Über den Autor
Olaudah Equiano (16 October 1745 - 31 March 1797), known in his lifetime as Gustavus Vassa, was a writer and abolitionist from Ashaka Nigeria. Enslaved as a child, he was taken to the Anglo-Caribbean, British West Indies, and sold as a slave to a captain in the Royal Navy. Later he was sold to a Quaker trader. Eventually, he purchased his freedom in 1766 by intelligent trading and careful savings.
In London, Equiano was part of the Sons of Africa, an abolitionist group composed of Africans living in Britain, and he was active among leaders of the anti-slave trade movement in the 1780s. He published his autobiography, The Interesting Narrative of the Life of Olaudah Equiano in 1789, which depicted the horrors of slavery. It went through nine editions and helped gain passage of the British Slave Trade Act of 1807, which abolished the African slave trade.
As a freedman in London, he supported the British abolitionist movement. Equiano had a stressful life; he had suffered suicidal thoughts before he became a Protestant Christian and found peace in his faith. After settling in London, Equiano married an English woman named Susannah Cullen in 1792 and they had two daughters. He died in 1797 in Middlesex. Equiano's death was reported in American as well as British newspapers, as his autobiography had been widely read. Plaques commemorating his life have been placed at buildings where he lived in London. Since the late 20th century, when his autobiography was published in a new edition, he has been increasingly studied by a range of scholars, including many from his homeland, Igboland, in the eastern part of Nigeria.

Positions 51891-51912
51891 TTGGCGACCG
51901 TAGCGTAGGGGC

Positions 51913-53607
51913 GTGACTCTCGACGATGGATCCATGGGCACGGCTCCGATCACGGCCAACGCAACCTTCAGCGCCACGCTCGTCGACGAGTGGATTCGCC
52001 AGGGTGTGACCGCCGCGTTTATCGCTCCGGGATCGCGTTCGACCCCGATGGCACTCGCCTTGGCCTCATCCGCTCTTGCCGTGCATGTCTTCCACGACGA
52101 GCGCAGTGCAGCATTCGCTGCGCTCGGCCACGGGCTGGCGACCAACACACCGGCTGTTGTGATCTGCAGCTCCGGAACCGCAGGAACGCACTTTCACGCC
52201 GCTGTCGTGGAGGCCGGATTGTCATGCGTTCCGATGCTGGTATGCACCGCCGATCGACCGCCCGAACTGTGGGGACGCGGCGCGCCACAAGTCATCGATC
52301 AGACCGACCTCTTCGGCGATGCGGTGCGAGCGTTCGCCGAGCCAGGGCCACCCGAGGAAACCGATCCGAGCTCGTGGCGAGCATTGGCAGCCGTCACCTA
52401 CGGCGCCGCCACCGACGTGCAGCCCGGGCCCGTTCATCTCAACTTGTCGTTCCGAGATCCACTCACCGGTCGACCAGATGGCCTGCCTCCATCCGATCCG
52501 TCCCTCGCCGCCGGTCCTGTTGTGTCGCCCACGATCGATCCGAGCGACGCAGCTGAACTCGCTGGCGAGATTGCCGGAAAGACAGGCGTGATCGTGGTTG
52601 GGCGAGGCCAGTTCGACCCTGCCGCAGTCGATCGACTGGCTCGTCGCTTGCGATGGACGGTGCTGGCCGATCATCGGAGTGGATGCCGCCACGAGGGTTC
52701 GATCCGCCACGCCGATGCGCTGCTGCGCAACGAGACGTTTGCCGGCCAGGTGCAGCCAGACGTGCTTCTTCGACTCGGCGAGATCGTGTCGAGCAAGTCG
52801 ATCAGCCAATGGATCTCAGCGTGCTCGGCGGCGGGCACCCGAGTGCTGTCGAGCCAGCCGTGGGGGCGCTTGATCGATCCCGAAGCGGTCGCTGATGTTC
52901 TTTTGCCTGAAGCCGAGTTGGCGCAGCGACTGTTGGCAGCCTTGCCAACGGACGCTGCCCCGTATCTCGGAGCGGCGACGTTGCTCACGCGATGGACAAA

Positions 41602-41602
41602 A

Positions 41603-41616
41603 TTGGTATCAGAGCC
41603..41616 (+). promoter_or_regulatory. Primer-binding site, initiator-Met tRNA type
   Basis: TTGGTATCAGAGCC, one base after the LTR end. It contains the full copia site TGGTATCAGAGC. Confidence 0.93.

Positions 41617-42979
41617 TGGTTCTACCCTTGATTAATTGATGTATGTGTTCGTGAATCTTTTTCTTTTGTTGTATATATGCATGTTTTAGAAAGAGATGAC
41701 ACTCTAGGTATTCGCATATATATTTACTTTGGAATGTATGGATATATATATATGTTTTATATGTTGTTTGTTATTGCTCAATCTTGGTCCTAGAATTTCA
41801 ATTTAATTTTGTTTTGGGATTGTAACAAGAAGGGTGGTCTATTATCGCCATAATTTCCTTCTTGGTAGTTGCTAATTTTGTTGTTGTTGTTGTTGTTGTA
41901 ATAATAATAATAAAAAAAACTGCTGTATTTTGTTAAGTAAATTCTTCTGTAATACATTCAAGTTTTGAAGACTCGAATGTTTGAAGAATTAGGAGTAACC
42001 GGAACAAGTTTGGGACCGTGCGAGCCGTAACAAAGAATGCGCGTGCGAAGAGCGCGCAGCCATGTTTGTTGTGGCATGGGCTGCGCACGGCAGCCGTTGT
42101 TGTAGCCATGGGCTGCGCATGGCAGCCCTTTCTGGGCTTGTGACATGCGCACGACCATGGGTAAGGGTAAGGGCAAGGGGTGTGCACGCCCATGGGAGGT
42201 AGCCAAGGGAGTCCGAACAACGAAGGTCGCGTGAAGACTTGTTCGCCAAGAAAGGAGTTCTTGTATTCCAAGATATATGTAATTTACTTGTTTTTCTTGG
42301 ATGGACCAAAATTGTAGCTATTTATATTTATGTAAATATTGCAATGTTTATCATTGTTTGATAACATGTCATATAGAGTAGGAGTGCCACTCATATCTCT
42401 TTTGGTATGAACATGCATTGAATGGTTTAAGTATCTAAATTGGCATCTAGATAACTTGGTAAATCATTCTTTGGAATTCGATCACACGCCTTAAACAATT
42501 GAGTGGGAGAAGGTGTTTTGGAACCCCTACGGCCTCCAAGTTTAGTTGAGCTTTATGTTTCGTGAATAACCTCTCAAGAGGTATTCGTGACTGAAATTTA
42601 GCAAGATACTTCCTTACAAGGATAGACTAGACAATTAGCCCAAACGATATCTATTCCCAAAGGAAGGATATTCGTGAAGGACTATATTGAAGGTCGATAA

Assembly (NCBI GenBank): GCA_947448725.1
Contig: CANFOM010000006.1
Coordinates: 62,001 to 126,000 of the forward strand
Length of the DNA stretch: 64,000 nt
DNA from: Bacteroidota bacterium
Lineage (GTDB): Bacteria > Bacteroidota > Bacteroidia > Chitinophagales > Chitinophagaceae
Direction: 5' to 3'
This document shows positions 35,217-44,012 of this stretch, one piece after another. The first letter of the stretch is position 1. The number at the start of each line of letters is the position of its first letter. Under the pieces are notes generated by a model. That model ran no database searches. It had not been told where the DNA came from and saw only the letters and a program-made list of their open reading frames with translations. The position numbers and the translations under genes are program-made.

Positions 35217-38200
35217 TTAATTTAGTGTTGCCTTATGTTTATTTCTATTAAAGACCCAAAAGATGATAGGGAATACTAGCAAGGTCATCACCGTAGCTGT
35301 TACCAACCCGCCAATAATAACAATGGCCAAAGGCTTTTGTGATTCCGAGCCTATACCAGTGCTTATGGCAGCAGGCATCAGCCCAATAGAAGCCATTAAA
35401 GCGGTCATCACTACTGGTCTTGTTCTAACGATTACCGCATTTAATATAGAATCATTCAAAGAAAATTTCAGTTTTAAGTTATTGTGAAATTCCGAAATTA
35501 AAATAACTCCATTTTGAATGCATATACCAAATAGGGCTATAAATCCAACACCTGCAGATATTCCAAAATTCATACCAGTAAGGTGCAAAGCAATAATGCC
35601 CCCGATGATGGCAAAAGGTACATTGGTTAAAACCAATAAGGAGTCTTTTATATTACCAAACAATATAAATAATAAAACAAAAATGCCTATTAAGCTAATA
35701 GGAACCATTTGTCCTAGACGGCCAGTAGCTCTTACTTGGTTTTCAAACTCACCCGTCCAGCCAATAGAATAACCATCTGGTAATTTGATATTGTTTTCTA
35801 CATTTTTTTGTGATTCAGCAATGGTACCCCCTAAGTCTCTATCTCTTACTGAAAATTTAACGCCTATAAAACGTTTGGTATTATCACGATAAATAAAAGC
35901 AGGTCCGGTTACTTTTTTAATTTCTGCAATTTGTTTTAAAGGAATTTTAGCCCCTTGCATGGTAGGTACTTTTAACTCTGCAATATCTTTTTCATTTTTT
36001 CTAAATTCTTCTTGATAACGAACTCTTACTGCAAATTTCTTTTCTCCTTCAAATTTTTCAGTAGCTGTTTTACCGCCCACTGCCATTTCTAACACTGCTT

Published in 1789, Equiano's autobiography was the first of its kind to influence a wide audience. He told the story of his life and suffering as a slave. He describes scenes of outrageous torture and made it clear to his readers how the institution of slavery dehumanized both owner and slave.
Equiano's work became an important part of the abolitionist cause, because he was able to portray Africans with a humanity that many slave traders tried to deny. Anyone with an interest in the slave trade or the abolitionist movement will find this book essential reading.
Nigerian slave and abolitionist OLAUDAH EQUIANO (1745-1797) was sold to white slavers when he was eleven and renamed Gustavas Vassa. He worked on a naval ship and fought during the Seven Years' War, which he felt earned him a right to freedom. Eventually, he was able to purchase his freedom and move to England, where he was safe from being captured back into slavery. There, he was an outspoken advocate of the abolitionist movement.